Dealing with Shame

Shame is one of the most commonly experienced human emotions, but that does not negate the difficulty of dealing with shame. Shame can affect your personal, professional and public life. Therefore properly dealing with shame is pivotal in development, and the way we evolve in adulthood. Unhealthily processed shame can lead to withdrawal, depression and low self-esteem. Shame can also inhibit creativity, and being creatively expressive is healthy.


Shame can lead someone to believe their whole self is wrong, and that can feel impossible to overcome. Self-esteem and shame are exact opposites. Self-esteem is built by praise, by loving consequences, and by being properly cared for in childhood by parents; or being in loving and kind relationships in adulthood. Shame can go unnoticed in someone struggling with their self-esteem; can inspire change; and can also be paralyzing.


Recognizing Shame in Yourself


People experiencing shame experience feelings of rejection, loneliness and, or self-contempt. Signs of shame include taking everything personal, or thinking someone is always delivering criticism. Shame can lead to self-harming behaviors like substance abuse or dependency, domestic violence, road rage, and other poor personal, or social crises.


The cause of shame can be unclear. In turn, people suffering from depression or social anxiety may experience shame.


Shame is not to be mistaken for guilt. The major difference between the two is that guilt is a feeling behind an action, while shame is a feeling tied to self-worth.


Overcoming Shame


The first step to overcoming shame is acknowledging shame. There could be feelings of shame, but if you are the person doing the shaming it can be injurious to others. Some people shame others as punishment, or use force to force them to change. Again, shame leads to feeling shut down, and as a result there can be fear around expressing vulnerability.


It is incredibly important to understand that while your actions of feeling may be bad, that does not in turn make you bad. Shame is a result of constant criticism, constant humiliation, constant embarrassment, and constant feelings of disappointment. When negativity is constant the lens life is viewed through starts to be clouded by shame.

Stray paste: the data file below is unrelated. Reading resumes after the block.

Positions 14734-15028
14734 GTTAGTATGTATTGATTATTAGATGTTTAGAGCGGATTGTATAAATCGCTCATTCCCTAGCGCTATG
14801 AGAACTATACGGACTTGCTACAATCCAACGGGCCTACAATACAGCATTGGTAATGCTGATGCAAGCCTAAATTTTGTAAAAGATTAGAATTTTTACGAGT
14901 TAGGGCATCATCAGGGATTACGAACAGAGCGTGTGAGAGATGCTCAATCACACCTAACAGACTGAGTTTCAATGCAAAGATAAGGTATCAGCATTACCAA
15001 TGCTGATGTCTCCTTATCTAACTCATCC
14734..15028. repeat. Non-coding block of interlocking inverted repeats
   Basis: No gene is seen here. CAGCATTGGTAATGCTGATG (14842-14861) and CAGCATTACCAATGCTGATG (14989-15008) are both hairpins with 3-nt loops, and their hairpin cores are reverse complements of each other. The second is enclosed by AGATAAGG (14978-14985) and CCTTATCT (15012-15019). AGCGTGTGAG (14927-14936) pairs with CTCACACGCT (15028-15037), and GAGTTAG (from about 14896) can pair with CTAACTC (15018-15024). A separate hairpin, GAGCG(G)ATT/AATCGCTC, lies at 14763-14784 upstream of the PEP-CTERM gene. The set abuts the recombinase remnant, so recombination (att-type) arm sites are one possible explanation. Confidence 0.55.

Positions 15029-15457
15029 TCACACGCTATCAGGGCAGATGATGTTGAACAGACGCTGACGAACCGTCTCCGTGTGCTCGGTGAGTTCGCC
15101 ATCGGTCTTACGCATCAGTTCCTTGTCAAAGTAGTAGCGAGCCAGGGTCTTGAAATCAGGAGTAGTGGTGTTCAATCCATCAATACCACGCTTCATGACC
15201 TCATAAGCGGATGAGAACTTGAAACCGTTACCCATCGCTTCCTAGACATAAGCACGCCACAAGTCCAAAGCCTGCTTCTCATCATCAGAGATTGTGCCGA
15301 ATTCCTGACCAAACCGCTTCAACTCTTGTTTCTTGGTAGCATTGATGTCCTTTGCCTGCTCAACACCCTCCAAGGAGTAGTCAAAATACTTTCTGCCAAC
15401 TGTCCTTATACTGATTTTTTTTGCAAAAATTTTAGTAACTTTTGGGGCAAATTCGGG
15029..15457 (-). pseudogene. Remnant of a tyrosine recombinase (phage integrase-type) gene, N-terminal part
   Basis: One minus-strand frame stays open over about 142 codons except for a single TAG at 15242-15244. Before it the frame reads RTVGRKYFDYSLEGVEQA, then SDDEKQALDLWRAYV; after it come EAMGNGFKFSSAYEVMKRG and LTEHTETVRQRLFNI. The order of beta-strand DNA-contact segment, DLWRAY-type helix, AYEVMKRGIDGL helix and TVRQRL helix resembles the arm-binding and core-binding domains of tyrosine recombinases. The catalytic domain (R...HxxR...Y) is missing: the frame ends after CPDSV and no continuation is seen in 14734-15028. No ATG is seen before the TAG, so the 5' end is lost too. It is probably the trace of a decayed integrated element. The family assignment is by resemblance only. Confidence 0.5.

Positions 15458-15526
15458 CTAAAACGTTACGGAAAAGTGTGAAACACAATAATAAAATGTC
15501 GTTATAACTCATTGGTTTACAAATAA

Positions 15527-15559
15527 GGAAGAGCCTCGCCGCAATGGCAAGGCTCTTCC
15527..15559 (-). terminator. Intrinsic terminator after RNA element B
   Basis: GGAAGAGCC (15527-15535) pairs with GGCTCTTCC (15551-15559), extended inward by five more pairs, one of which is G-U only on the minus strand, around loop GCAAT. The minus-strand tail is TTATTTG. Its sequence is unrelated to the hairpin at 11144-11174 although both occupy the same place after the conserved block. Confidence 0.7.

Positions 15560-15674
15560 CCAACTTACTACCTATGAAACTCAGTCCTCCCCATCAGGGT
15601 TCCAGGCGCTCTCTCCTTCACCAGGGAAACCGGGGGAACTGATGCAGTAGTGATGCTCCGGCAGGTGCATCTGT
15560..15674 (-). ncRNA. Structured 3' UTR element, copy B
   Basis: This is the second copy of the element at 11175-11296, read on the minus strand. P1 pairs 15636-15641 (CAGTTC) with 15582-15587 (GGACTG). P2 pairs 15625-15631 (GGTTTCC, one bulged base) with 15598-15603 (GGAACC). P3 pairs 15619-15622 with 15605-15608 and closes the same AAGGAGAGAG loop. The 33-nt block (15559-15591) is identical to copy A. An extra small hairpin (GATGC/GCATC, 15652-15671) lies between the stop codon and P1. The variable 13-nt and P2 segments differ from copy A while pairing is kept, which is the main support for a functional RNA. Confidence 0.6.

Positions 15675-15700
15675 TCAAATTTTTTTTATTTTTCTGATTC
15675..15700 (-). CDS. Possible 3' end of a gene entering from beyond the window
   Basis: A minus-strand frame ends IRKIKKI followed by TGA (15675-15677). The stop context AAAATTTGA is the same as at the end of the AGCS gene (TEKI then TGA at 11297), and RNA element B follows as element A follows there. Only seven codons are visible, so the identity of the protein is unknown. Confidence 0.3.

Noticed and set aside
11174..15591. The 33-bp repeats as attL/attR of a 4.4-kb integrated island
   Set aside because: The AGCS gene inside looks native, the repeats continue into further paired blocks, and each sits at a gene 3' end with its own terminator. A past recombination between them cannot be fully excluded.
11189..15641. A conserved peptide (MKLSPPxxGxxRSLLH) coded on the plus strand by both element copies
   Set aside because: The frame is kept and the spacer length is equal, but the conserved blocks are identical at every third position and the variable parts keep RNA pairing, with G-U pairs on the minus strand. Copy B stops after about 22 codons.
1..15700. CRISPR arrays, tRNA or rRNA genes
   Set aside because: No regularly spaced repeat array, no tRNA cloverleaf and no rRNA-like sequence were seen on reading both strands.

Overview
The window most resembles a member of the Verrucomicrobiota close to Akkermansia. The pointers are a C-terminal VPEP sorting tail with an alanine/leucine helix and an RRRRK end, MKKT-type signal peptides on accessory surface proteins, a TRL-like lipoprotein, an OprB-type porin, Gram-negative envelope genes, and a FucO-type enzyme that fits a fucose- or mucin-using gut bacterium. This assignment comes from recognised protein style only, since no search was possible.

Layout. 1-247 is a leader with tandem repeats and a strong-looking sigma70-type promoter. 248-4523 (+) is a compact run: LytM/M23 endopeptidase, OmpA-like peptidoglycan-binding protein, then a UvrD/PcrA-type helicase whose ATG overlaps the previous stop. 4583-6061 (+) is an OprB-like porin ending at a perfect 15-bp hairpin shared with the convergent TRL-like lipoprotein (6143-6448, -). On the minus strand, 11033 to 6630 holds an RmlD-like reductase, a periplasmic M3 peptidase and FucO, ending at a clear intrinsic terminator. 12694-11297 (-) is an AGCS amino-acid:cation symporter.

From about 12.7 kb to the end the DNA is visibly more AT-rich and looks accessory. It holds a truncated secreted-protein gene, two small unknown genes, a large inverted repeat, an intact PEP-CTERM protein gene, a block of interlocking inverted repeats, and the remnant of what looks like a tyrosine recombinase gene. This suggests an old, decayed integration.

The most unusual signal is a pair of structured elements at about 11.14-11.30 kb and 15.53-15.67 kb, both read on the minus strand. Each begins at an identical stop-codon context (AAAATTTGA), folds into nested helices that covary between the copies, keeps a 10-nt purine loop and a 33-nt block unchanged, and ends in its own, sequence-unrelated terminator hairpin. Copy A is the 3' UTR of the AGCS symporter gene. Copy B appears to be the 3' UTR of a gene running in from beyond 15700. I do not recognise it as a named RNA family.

Shame can also be driven by cultural norms, religious conditioning, trauma, abuse and as previously discussed, low self-esteem.


Acknowledgment of your current state is key. Eliminating shame from your life puts you on a path to self-acceptance. Overcoming shame is no easy feat and may even require the support of a therapist. Here is where you can start.



WHAT PAST EVENTS ARE HOLDING YOU BACK?


Past events shape us, but past events do not have to dictate the future. Reflecting on past events in healthy ways can help you understand how your past experiences influence the present moment.


Here are some questions to consider:

  • Who has been most influential in your life?

  • What sort of feedback did you receive as a child from the adults closest to you?

  • Did you feel supported in childhood?

  • Do you have any negative beliefs about yourself that started in childhood?


Determine Your Strengths and Weaknesses


We all have different strengths and weaknesses, and they contribute to your sense of individuality. In addition, shining light on your strengths, and being aware of your shortcomings instead of feeling shame, is empowering. The challenge here is becoming comfortable with who you are.


Here are some questions for consideration:

  • What are your strengths?

  • What are your weaknesses?

  • Do you have a sense of self-acceptance?

  • What parts of yourself are you least comfortable with and why? At what point in your life did this discomfort begin?


Find a Therapist


Employing a therapist can help you navigate challenging realizations, or to simply begin your healing process. Shame can seem like a rut and if shame has been cyclical in your life there may be some feelings and experiences that require extra unpacking, and the support of a professional.


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